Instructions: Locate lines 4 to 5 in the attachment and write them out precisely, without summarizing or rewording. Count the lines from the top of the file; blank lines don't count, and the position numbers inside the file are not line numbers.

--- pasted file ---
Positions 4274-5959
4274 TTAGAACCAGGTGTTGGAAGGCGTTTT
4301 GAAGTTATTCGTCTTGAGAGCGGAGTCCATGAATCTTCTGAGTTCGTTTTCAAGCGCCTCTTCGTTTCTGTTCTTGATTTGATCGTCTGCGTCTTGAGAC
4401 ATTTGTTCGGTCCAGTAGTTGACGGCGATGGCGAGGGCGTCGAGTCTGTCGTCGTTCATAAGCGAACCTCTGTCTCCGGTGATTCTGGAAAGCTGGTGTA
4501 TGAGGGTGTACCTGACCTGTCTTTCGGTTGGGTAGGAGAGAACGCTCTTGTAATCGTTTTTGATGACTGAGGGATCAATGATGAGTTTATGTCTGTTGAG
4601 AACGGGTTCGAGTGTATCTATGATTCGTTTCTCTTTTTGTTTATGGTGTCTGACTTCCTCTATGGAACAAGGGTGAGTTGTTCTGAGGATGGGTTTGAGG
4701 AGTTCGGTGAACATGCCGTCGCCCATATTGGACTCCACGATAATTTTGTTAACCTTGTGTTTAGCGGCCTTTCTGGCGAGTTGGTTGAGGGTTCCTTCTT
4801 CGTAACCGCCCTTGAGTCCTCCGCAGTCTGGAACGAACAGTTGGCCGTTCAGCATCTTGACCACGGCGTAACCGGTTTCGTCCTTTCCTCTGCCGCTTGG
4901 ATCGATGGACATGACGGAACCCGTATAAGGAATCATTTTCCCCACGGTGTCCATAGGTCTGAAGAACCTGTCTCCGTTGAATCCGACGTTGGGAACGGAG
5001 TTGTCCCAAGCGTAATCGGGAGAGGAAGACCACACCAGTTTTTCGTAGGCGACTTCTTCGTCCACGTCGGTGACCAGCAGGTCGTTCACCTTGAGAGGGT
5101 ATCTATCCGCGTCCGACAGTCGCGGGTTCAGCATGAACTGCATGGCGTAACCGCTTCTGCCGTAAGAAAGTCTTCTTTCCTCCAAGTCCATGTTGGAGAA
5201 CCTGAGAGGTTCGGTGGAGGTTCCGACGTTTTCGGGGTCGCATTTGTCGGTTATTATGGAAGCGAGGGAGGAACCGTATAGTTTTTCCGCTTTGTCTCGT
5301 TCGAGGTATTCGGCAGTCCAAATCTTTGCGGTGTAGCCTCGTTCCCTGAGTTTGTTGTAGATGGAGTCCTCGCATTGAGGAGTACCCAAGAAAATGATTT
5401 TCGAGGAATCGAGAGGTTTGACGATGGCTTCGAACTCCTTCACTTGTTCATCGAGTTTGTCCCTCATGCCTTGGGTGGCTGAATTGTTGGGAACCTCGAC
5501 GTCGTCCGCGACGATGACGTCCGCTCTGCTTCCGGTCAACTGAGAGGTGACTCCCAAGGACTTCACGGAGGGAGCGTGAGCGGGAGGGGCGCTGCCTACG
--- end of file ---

4401 ATTTGTTCGGTCCAGTAGTTGACGGCGATGGCGAGGGCGTCGAGTCTGTCGTCGTTCATAAGCGAACCTCTGTCTCCGGTGATTCTGGAAAGCTGGTGTA
4501 TGAGGGTGTACCTGACCTGTCTTTCGGTTGGGTAGGAGAGAACGCTCTTGTAATCGTTTTTGATGACTGAGGGATCAATGATGAGTTTATGTCTGTTGAG